Learn from those who have done this before! Get tips on how to stay focused and accomplish course work from home in this article from our friends at Duke Kunshan University.
- Take group work seriously. Remember that your peers’ learning partly depends upon your engagement.
- Make an effort to get to know others. Introduce yourself to classmates. Refer to them by name.
- Don’t procrastinate. That group project may be out-of-sight, out-of-mind if you aren’t seeing your group regularly. Resist the urge to put it off. Make daily progress, even if small, and stay in touch.
- Meet regularly, especially if you usually touch base after class or lab. Consider a quick text on your group chat about progress every couple of days. Ideally, have real conversations over video every week you’re working together.
- Set a purpose for meetings and use a shared notes document. Meetings might feel different when using video, even if your team was really good at working informally in the past. Try to set the purpose of your meeting in advance. Take notes in a shared document so you can all contribute and follow along.
- Keep videos open when you can. As long as you can see whatever you need to collaborate, aim to keep the video visible on your computer screen. It’ll help you see the expressions of your teammates and stay connected to each other.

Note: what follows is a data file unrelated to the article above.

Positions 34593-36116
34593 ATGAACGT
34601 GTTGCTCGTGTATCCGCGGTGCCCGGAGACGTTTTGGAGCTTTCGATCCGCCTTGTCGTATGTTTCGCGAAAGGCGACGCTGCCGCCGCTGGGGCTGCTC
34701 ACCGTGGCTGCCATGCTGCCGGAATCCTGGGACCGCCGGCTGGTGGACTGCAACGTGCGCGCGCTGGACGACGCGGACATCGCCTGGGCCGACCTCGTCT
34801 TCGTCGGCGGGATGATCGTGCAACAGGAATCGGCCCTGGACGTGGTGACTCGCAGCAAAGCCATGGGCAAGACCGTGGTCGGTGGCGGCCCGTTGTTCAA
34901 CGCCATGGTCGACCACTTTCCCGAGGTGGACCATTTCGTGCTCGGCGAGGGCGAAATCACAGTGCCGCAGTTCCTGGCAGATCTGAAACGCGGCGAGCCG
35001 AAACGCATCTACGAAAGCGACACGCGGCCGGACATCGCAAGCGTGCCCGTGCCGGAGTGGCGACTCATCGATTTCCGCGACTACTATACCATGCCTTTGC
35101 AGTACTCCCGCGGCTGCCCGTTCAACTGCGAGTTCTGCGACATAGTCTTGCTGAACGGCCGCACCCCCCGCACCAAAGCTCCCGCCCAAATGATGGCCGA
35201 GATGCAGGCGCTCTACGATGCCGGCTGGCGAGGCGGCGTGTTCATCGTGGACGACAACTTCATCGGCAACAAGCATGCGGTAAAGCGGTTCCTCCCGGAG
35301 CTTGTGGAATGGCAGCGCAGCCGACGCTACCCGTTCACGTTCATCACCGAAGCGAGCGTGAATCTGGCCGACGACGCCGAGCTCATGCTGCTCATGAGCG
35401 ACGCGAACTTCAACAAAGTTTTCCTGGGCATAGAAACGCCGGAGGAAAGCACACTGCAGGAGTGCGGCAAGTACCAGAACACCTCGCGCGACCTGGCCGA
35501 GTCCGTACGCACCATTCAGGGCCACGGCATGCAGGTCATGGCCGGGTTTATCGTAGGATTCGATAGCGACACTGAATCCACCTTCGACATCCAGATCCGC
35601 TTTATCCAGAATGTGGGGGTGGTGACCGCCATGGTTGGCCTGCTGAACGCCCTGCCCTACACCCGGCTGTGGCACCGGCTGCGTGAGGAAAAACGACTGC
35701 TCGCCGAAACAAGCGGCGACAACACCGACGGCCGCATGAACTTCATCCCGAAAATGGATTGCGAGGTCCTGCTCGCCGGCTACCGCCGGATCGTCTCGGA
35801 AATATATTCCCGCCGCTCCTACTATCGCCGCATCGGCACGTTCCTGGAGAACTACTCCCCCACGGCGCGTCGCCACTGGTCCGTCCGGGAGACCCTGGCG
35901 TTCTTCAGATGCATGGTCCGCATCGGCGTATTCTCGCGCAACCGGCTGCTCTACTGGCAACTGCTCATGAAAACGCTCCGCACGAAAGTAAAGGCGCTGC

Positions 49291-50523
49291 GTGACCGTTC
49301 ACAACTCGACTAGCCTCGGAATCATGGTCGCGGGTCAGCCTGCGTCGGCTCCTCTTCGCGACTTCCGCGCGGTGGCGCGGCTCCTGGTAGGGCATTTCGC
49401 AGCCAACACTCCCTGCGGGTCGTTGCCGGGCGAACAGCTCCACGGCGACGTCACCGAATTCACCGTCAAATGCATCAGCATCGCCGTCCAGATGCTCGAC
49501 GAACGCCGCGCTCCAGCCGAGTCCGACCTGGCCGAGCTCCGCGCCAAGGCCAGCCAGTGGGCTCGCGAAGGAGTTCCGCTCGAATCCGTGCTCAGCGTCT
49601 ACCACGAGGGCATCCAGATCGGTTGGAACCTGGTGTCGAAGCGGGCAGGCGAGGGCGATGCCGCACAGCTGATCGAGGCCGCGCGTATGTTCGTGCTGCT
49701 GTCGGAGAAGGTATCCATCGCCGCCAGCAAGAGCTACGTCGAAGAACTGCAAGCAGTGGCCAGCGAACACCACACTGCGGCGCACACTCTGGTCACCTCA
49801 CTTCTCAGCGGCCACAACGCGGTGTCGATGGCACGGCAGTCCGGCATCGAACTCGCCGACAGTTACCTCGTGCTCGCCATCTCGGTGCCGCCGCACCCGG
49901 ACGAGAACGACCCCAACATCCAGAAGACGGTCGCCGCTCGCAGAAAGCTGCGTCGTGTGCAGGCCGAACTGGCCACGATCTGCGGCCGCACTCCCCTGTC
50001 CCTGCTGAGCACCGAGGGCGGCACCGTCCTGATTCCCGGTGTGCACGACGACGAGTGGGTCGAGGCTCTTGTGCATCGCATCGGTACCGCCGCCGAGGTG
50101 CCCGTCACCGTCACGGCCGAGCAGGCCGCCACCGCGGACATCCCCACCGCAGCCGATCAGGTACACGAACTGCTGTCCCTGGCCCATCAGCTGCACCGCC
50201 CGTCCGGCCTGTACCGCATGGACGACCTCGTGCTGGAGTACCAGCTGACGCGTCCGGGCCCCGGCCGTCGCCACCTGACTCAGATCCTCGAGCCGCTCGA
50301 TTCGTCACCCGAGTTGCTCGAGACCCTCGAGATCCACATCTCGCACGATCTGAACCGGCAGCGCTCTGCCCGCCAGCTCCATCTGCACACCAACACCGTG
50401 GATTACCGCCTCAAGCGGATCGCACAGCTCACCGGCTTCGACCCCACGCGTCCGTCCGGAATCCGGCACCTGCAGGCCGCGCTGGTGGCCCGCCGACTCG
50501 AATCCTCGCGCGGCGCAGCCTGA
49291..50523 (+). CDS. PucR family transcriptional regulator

- Check on each other and ask for backup: If someone has been absent from your group meetings or chat, ask them directly if they’re still able to participate in the project. If you aren’t getting responses within a day or two, let your instructor know. Know it isn’t being petty, it’s your team’s responsibility.
- Understand that there are different approaches to solving problems. If you are uncertain about someone else’s approach, ask a question to explore areas of uncertainty. Listen respectfully to how and why the approach could work.
- Consider using GroupMe. A class group chat can be an easy way to quickly share announcements, but don’t use GroupMe for assignments or academic discussions.
- Get in touch with your instructors and advisors.
- Find resources and answers to frequently asked questions on this site.
- Email firstname.lastname@example.org if you have questions that your instructors cannot answer and aren’t in the FAQ.
- If you need a learning consultation or a tutor, the Academic Resource Center is available to you online.
- For technical help with Sakai, Zoom, or Duke email, contact the Duke OIT Service Desk.
Adapted from the University of Michigan Center for Research on Learning and Teaching (http://www.crlt.umich.edu/examples-discussion-guidelines) and the Columbia Center for Teaching and Learning (https://ctl.columbia.edu).